It all began one night a little over a year ago while my little family of four sat amongst other diners at a neighborhood restaurant and I noticed something was off.
The usual din of chatter and clinking of silverware could be heard, but I realized I did not hear the sounds of children laughing, talking and participating in the mummer that fills a crowded restaurant on a Friday night. Actually, the children were not engaging at all.
As I looked to my two littles next to me, I saw their faces illuminated by the distinct glow of the smartphone, and a quick glance around the very bustling restaurant I realized that they were by far not the only ones in a device coma. Almost every child (and adult for that matter) were either looking at a device or had it placed on the table, face-up, ready to receive any notification that lit up the screen.
It was right about then I realized how much trouble we were in. My children were not participating in actual reality because we supplied them with a virtual one to escape to whenever we needed a break as parents.
After that dinner, I made a conscious decision with my husband that we were going to be a device-free household. Meaning that at home and out at restaurants, parties, waiting rooms, etc. my girls do not have access to smartphones, computers or tablets. Unless it’s needed for school or we want to FaceTime with a relative, the devices are off limits. And in total transparency here, we have setbacks and moments of weakness, but overall it’s been quite some time since either of my children have zoned out with device in hand. We do let them watch television, but we try to limit it to one or two shows after school and on the weekends.
The process of “de-devicing” our lives took more time and effort than I originally anticipated, but it’s a journey and endeavor I am glad my family endured. And here are just a few reasons why:
Their imaginations are bigger and expanding more than ever.
Listening to how they can turn waiting for a table into a costume ball or a rainy afternoon stuck inside into a full-scale production of the musical they wrote, I am blown away by their creativity and capability to turn something “boring” into something fun.
They are learning to play together better.
Instead of individually zoning out to whatever game they are playing on the phone, they are required to play games with one another and share the toys they brought with them for entertainment. It’s not always rainbows and butterflies when both want to play the leading role of their musical, but ultimately they figure out a compromise that works for all parties.
They are more confident.
As outgoing and lively as my oldest was at home, whenever we would enter a large social situation, she would hide behind my husband or me when introduced to someone new. If she saw someone her age at the party that she wanted to play with, it was impossible to get her to introduce herself and ask them to play together. Since we removed the object of her affection, we have noticed our oldest’s confidence and social skills soar. Instead of watching videos of kids open presents on YouTube, she was watching us interact and pick up social cues that we take for granted: eye contact, introducing yourself, finding a common interest and starting a conversation.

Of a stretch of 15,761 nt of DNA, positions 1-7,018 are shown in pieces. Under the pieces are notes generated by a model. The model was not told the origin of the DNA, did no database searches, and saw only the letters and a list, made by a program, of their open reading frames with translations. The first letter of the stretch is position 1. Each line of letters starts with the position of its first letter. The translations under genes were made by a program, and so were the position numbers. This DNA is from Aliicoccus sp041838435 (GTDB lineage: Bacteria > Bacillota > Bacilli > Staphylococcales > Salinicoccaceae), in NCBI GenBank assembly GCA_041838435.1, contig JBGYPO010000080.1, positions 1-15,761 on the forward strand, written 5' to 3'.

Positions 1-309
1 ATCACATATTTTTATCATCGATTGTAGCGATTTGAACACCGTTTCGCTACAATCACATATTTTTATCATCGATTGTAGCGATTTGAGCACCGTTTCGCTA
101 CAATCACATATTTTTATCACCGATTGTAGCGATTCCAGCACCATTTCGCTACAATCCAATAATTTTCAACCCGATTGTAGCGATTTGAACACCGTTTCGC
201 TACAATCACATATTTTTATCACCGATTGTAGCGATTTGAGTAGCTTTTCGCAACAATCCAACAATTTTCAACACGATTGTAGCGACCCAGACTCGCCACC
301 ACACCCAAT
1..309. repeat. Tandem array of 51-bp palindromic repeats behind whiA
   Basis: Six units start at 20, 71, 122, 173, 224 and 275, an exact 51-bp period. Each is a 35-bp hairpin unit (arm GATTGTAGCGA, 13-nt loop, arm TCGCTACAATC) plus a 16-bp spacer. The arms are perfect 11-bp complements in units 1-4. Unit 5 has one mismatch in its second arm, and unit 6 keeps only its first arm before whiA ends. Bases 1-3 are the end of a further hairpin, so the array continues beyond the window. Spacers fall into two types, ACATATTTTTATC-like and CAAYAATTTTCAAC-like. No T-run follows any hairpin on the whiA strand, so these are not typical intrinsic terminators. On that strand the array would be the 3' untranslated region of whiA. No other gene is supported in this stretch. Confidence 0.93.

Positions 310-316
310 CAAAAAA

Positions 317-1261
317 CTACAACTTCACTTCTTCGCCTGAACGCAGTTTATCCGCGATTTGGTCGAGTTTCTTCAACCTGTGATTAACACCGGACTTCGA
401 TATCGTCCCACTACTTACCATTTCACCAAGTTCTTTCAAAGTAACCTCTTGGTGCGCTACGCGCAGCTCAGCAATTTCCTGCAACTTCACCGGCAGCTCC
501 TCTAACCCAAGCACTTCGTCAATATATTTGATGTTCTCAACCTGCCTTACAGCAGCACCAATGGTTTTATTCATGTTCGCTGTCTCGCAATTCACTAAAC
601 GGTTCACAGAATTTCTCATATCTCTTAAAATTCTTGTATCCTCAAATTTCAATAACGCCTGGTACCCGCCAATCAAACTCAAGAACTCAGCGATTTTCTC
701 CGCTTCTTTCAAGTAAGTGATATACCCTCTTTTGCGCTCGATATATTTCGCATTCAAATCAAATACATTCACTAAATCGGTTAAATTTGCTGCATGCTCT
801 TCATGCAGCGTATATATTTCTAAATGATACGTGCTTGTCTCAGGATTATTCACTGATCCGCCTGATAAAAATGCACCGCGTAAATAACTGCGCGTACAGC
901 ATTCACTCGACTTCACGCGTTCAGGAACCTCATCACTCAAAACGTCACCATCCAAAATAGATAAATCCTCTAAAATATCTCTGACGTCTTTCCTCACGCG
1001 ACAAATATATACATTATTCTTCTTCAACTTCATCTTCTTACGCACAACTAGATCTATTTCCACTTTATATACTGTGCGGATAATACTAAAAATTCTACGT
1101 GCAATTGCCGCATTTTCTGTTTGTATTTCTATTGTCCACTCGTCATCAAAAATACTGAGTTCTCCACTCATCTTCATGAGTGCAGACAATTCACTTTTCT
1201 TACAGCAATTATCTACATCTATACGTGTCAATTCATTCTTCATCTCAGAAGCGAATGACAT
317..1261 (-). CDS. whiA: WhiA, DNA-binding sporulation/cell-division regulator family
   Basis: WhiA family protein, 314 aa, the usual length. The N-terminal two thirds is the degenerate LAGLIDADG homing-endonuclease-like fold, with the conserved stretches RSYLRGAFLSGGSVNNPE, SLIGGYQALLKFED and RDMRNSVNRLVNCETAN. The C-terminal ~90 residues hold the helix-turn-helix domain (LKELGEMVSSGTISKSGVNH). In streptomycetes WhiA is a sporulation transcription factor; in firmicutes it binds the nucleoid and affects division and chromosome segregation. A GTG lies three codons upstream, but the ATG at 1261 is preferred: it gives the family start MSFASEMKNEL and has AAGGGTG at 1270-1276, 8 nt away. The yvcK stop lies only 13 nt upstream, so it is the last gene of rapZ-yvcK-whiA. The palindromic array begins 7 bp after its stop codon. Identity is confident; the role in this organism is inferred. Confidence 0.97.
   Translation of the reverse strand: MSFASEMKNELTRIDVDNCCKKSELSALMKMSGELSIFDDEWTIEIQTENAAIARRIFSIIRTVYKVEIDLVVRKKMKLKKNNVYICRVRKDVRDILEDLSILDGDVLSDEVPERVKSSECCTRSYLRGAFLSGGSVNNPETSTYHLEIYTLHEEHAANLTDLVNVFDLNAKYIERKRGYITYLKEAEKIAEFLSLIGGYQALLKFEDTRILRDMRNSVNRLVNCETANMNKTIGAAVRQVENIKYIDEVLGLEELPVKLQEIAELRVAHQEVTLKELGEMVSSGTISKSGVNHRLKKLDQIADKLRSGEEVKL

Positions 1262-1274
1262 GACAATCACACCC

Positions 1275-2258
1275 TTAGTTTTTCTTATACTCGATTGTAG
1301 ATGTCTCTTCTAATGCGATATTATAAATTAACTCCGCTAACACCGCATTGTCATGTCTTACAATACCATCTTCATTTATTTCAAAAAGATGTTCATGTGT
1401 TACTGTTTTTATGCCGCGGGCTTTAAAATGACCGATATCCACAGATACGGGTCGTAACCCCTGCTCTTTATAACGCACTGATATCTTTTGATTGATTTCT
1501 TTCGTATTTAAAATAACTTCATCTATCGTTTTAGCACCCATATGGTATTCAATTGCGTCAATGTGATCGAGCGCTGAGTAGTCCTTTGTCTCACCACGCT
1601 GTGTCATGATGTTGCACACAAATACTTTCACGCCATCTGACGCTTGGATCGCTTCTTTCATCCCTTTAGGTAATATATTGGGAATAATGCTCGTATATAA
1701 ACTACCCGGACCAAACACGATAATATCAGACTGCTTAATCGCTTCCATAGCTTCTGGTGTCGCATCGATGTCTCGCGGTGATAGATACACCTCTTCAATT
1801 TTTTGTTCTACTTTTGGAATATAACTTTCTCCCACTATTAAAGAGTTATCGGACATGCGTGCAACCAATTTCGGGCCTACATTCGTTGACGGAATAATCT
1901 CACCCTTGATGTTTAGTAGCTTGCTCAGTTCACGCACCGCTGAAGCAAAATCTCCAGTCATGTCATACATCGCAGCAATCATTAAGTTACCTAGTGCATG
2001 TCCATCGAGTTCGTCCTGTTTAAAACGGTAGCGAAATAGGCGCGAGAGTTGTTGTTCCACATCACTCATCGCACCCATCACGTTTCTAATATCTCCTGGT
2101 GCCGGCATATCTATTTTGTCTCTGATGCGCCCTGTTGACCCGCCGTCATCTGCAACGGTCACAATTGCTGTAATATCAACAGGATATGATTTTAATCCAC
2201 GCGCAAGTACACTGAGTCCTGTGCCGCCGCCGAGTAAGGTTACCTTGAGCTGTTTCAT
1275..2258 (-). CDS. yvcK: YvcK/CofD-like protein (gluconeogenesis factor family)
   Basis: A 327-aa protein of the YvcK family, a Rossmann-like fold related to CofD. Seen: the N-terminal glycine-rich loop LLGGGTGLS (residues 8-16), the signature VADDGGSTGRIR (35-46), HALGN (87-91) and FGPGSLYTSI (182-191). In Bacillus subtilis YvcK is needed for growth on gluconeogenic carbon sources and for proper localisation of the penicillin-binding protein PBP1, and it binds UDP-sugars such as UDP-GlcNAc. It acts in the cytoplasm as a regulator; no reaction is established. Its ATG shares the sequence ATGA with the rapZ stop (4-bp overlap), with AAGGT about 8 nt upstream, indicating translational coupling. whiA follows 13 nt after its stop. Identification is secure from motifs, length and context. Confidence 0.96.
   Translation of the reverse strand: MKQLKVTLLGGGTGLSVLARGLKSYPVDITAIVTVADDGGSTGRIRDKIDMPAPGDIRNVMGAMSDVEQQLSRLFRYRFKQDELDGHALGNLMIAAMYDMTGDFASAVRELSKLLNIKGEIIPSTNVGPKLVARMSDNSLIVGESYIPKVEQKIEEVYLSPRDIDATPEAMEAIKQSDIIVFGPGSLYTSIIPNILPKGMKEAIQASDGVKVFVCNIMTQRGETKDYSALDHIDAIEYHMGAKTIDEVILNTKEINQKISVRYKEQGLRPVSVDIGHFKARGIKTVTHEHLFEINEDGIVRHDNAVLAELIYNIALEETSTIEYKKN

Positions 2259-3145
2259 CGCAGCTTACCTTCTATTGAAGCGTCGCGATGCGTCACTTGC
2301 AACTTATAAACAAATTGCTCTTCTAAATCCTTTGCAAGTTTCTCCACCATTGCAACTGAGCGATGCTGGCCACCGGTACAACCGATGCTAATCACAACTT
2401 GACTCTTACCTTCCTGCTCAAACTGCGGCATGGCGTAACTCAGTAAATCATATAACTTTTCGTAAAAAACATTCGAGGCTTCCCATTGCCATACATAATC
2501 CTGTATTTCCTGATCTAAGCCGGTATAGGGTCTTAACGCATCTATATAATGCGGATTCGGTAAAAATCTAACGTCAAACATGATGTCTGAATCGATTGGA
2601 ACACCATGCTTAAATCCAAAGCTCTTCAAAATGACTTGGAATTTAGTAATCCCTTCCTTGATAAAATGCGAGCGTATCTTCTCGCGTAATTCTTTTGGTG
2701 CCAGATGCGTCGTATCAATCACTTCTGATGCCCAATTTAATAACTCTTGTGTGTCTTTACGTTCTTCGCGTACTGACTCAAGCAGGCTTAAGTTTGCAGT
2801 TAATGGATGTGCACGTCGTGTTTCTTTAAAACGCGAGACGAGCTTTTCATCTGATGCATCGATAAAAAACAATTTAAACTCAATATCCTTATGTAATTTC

Their attention spans improved.
When you are provided with the opportunity to listen to whatever song, watch whatever movie or play whatever game they want, the difficulty of choosing becomes overwhelming and as a result, my girls spent more time flipping from one activity on my phone to the next then concentrating on anything. This, along with a change in attitude, is the main behavior difference I see in my children, and it’s usually the first difference I notice when someone caves and allows them screen time on their device. Without the plethora of instant gratification a device can provide, I’ve seen them focus their energies into finishing coloring a picture or solving a problem.
They are more observant.
If I were to ask either my six or three-and-a-half year old where we parked our car in a crowded parking lot, there is a 99 percent chance they would lead me right to it. Why? Because they are paying attention to the world around them and like the little sponges they are, they take in every single detail. How much as adults are we missing or not remembering because instead of just parking the car, we are answering emails and phone calls and text messages and checking in on social media?
Ultimately, I am a realist and not an idealist and understand they can never truly live a device-free existence. They are clever, inventive little ladies and know exactly who to target when they want to sneak in some “illegal” screen time. However, it doesn’t bother me as much since those times are less frequent and playing with a relative’s phone is actually a treat and not an expectation for them now.
I also understand what has worked for us, may not be a reality of every family. There are a many number or reasons that I understand and respect for parents allowing devices in or outside the home.
Kudos, to you both for making this decision! It bothers me every time we go out to see nearly all the kids, and too many adults glued to their devices. Adults would benefit too if they were to put their devices away for awhile. The old adage, everything in moderation comes to Mind. Your girls are very lucky to have you!
Congratulations on your blog! I can’t wait to read what us to come! Perhaps you can address one of my pet peeves – selfies! And photographs in general. It’s the growing number of kids and adults who are CONTINUOUSLY taking photographs. I find people have forgotten, or have never learned the importance of just being in the moment. One day they will look back and not even remember the significance of the occasion they were photographing.